Your brain doesn't like this at all, and this “vergence-accommodation conflict” can result in “visual discomfort and fatigue, eyestrain, diplopic vision, headaches, nausea, compromised image quality, and it may even lead to pathologies in the developing visual system of children.” So say the Stanford University researchers who will be presenting a paper at SIGGRAPH 2015. They, of course, have a way of fixing this problem: 4-D light field displays.

To understand what a 4-D light field display is and how it works, it helps to start from the other side of the process, with a 4-D light field camera. You can buy one of these; they're funny looking and made by a company called Lytro. We’ve got a fantastic explainer about how Lytro’s light field camera works, but essentially, it’s like putting a whole bunch of tiny little cameras together to capture light from multiple perspectives of a scene simultaneously. By recording the direction that each light ray comes from, you can do a bunch of fancy math to reconstruct how that scene will look at any point of focus. The 4-D, incidentally, refers to the dimensional information contained in each pixel: x location, y location, and θ and φ for the angle of the incoming light ray.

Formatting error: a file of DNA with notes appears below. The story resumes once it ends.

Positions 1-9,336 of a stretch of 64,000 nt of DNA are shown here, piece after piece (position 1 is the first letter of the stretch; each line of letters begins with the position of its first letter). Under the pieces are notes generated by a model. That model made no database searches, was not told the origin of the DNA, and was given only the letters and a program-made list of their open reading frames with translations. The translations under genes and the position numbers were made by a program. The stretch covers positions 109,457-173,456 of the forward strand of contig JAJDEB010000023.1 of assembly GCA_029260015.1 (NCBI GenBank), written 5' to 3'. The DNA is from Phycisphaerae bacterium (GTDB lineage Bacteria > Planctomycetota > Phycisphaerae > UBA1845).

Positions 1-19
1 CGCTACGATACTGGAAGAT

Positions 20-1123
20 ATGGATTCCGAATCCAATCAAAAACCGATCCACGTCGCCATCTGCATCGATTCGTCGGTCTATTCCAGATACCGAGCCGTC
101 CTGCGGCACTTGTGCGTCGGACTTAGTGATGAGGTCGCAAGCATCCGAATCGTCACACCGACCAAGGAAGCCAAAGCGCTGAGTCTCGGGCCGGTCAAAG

So now you’ve got a camera that can capture images viewable from any perspective. Cramming those images into a display would be pretty awesome, if for no other reason than because it would solve the family of VR-induced problems that includes vergence-accommodation, visual discomfort and fatigue, eyestrain, diplopic vision, headaches, nausea, compromised image quality, and pathologies in the developing visual system of children. 

And this is what the Stanford researchers have managed to put together: a high resolution light field display with refresh rates that make it practical for VR.